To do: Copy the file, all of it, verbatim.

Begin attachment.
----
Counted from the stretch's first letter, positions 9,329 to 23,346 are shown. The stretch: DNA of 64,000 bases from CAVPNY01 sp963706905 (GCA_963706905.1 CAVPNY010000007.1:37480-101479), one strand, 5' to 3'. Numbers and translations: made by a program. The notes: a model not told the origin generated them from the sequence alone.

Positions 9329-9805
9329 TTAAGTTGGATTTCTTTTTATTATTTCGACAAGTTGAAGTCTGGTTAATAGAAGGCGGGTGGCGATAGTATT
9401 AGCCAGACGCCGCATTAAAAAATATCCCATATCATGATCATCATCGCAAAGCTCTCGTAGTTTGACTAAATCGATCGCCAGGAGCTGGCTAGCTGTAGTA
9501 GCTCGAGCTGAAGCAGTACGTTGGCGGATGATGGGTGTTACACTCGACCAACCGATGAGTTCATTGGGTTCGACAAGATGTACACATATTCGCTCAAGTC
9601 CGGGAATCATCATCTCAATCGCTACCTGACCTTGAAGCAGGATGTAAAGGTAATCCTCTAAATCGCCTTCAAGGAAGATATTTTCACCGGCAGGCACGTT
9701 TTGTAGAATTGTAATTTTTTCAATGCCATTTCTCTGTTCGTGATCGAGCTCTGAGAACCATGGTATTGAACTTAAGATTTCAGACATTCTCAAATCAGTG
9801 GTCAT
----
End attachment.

Counted from the stretch's first letter, positions 9,329 to 23,346 are shown. The stretch: DNA of 64,000 bases from CAVPNY01 sp963706905 (GCA_963706905.1 CAVPNY010000007.1:37480-101479), one strand, 5' to 3'. Numbers and translations: made by a program. The notes: a model not told the origin generated them from the sequence alone.

Positions 9329-9805
9329 TTAAGTTGGATTTCTTTTTATTATTTCGACAAGTTGAAGTCTGGTTAATAGAAGGCGGGTGGCGATAGTATT
9401 AGCCAGACGCCGCATTAAAAAATATCCCATATCATGATCATCATCGCAAAGCTCTCGTAGTTTGACTAAATCGATCGCCAGGAGCTGGCTAGCTGTAGTA
9501 GCTCGAGCTGAAGCAGTACGTTGGCGGATGATGGGTGTTACACTCGACCAACCGATGAGTTCATTGGGTTCGACAAGATGTACACATATTCGCTCAAGTC
9601 CGGGAATCATCATCTCAATCGCTACCTGACCTTGAAGCAGGATGTAAAGGTAATCCTCTAAATCGCCTTCAAGGAAGATATTTTCACCGGCAGGCACGTT
9701 TTGTAGAATTGTAATTTTTTCAATGCCATTTCTCTGTTCGTGATCGAGCTCTGAGAACCATGGTATTGAACTTAAGATTTCAGACATTCTCAAATCAGTG
9801 GTCAT